Sometimes, higher up in secondary school, we forget to teach reading strategies, assuming students already have them. In many cases this stops them from achieving their best. The strategies outlined in the graphic here would be a good start to putting reading back on the agenda and teaching it explicitly.
“ Innovate is a verb. It’s easy to talk about, far harder to do. Yet, it’s the DOING that matters most. The daily grind in the details of the ebb and flow of progress forward, bit by bit. It’s in the tiny microscopic changes we make that are often hard to detect until we zoom out, after a bit of time, and see the forward motion. There is this panic of “Oh my gosh every school needs a makerspace” when our schools are FILLED with the resources we have to make. Inside our kids and each other. When we move, things happen.”
Via John Evans
“ TED Ed is one of our favourite video resources we have been recommending for teachers over the last few years. It features short video explanations (usually less than 5 minutes long) covering different educational topics. The clips are professionally animated using a wide range of visual illustrations to hook in the viewers and keep them engaged. We have already shared some very good TED Ed videos on Math, writing, and several other subject areas. In today’s post we want to highlight some challenging TED Ed riddles to share with your students. These are short brain teasers to engage your students in problem solving activities in which they have to make use of different learning skills to solve the riddles. Here is the list:”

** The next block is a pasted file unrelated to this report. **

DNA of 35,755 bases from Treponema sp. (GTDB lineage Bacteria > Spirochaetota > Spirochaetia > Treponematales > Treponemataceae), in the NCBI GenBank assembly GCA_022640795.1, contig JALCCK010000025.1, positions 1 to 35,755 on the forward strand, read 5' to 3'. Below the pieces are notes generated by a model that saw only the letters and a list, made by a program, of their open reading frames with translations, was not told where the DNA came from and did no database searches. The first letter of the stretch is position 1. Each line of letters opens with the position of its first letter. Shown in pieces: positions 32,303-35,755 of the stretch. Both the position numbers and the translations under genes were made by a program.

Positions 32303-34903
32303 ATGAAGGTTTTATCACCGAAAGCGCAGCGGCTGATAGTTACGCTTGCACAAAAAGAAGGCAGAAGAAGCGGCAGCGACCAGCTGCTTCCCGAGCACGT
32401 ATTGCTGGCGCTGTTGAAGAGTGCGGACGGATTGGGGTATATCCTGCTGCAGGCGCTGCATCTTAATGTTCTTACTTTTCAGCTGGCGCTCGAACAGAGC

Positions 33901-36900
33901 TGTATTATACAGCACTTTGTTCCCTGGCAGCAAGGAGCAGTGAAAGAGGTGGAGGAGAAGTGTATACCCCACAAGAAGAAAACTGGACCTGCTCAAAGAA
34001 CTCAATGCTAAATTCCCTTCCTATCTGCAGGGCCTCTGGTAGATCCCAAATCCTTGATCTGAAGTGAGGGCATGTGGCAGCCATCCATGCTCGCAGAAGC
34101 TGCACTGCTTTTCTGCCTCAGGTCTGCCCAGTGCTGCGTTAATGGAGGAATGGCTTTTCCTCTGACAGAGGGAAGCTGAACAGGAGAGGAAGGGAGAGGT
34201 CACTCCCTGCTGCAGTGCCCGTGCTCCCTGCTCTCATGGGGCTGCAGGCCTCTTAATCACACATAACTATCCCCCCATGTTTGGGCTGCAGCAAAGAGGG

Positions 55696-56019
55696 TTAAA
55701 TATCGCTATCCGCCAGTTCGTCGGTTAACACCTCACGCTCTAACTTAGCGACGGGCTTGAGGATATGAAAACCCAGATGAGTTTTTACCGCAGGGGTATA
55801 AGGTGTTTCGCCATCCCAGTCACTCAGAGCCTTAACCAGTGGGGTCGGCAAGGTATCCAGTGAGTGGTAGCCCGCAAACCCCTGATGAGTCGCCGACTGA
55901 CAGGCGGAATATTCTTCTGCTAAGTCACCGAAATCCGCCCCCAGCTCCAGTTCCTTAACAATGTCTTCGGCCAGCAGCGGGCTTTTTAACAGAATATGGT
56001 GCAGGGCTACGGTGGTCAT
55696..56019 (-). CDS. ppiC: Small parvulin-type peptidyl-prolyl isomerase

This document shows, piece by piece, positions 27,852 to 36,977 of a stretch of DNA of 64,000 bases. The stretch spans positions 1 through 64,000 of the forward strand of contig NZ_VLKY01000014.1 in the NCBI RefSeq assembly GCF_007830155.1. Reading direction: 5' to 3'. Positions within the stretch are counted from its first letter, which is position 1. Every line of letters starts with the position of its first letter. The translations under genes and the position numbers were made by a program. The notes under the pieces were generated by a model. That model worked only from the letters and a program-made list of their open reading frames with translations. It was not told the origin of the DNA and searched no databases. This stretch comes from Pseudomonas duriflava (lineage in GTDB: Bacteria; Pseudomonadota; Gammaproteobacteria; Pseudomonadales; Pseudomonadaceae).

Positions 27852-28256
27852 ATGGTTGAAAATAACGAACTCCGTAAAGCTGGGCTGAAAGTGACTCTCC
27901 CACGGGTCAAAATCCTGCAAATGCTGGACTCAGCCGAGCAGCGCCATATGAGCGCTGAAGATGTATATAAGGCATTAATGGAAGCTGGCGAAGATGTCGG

Via John Evans
"I’ve been traveling the country speaking on the power of a student’s voice in his or her own educational experience along with the need for transforming learning spaces in today’s schools. Both topics are very important to me not only for my own passion as an educator, but as a parent of two children. I’ve personally seen the impact a learning space can have on a child’s experience within the classroom. Additionally, I’ve been fortunate to have my children surrounded by caring educators who value the importance listening to students. This week I have the pleasure of speaking at Blackboard World in D.C.
When I arrived at Blackboard World, I knew the first stop I had to make, the student maker space. Blackboard invited students from all ages to participate in a day of creating their ideal learning environments. The company partnered with the Smithsonian to provide resources and guides to help facilitate the activities. Children would rotate between 5 stations throughout the day – each station lasting roughly thirty minutes."
Founded in 1943, ASCD (formerly the Association for Supervision and Curriculum Development) is an educational leadership organization dedicated to advancing best practices and policies for the success of each learner. Our 175,000 members in 119 countries are professional educators from all levels and subject areas––superintendents, supervisors, principals, teachers, professors of education, and school board members.
Louise Robinson-Lay's insight:
Asking questions is the best teacher work we can do. This article helps us to learn to ask better questions, and to assist students to do so too.